There is a clear intersection between the Internet of Things (IoT) and Artificial Intelligence (AI). IoT is about connecting machines and making use of the data generated from those machines. AI is about simulating intelligent behavior in machines of all kinds.
The Internet of Things (IoT) has the potential to fall into the general pit of buzzword-vagueness. Artificial intelligence (AI) often falls into the same trap, particularly with the advent of new terms such as “machine learning,” “deep learning,” “genetic algorithms,” and more. IoT and AI are two independent technologies that have a significant impact on multiple industry verticals. While IoT is the digital nervous system, AI becomes the brain that makes decisions which control the overall system. The lethal combination of AI and IoT brings us AIoT – Artificial Intelligence of Things – that delivers intelligent and connected systems that are capable of self-correcting and self-healing themselves.
Cloud computing provided three key aspects to connected systems – connectivity, storage, and compute. With an always-on architecture, cloud computing enabled multiple devices to seamlessly connect with each other. Apart from sending machine-to-machine (M2M) messages to each other, these devices sent telemetry data to the cloud that was ingested and stored centrally. The compute service in the cloud processed these large datasets representing the data from a diverse set of devices to derive insights.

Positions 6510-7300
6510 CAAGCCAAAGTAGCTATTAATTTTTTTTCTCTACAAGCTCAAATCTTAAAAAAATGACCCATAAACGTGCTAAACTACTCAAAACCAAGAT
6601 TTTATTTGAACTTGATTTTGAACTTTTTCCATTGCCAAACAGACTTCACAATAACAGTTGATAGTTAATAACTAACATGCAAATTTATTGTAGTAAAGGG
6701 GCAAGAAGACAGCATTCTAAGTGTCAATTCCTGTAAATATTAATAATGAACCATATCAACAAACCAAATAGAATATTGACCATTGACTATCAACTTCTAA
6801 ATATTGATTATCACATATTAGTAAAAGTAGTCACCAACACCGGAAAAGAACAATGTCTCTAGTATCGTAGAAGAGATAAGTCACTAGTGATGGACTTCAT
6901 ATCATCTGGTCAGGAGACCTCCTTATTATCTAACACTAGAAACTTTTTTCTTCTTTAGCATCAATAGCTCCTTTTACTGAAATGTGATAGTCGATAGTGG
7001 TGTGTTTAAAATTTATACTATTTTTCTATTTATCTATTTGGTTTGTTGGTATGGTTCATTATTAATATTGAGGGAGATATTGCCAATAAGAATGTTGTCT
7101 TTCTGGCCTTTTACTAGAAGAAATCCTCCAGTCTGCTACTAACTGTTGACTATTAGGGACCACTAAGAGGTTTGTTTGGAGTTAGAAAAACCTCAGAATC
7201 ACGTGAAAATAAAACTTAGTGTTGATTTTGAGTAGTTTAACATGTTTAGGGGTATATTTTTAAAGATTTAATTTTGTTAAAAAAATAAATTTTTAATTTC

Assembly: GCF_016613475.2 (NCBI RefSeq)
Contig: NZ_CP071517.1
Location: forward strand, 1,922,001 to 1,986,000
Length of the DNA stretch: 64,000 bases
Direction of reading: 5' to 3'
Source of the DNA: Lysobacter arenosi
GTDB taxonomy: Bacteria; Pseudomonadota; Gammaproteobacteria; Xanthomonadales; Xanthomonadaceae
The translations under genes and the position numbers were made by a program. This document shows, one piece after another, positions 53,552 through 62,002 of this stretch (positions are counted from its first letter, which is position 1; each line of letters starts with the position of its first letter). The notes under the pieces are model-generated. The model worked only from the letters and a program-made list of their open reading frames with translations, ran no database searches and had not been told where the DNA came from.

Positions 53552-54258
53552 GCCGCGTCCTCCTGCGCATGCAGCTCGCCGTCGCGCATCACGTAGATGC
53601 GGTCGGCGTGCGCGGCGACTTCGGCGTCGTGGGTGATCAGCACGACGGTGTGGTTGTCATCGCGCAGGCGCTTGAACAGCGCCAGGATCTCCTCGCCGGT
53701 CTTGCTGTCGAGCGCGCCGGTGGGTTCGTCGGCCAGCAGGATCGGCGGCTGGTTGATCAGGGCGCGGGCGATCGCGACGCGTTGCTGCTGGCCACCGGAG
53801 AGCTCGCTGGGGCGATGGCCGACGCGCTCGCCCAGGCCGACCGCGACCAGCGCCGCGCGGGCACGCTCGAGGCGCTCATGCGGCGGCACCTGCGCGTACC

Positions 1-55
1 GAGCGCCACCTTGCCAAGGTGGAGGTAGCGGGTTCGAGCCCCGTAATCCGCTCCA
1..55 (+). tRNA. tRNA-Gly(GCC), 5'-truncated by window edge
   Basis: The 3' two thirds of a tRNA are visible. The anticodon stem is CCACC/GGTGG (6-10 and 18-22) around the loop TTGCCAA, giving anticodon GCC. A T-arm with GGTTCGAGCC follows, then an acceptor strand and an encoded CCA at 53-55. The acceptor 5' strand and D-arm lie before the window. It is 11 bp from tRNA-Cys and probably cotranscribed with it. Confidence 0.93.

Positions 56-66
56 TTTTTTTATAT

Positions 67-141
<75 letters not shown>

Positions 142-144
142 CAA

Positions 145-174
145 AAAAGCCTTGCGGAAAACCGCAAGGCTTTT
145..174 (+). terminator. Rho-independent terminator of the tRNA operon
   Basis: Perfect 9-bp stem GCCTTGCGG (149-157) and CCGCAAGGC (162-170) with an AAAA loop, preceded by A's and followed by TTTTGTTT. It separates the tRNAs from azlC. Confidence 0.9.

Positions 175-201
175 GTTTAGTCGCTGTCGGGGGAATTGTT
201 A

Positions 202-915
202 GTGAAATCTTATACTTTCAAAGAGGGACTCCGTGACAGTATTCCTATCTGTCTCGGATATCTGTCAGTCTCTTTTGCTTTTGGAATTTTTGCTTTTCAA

Connectivity, storage, and compute became the foundation of the IoT. Initially, data was processed based on Big Data architectures such as Hadoop and Spark. IoT and Big Data helped stakeholders understand the patterns and the correlation between various devices and sensors. The outcome was presented in insightful visualizations and charts that were a part of IoT dashboards.
The 2019 Streaming Data and the Future Tech Stack report conducted by The New Stack –focuses on the use cases, technology choices and obstacles faced by early adopters of real-time data use cases for which streaming data is a major requirement.
The survey found that companies processing data in real-time for AI/ML use cases jumped from 6 percent from 2017 to 33 percent in 2019 — a more than five-fold increase. IoT experienced a three-fold increase in real-time data processing as another key use case driving streaming adoption.
As per Servion, by 2025, AI will drive 95% of customer interactions. Moving on, let us look at the top eight AI trends for 2018.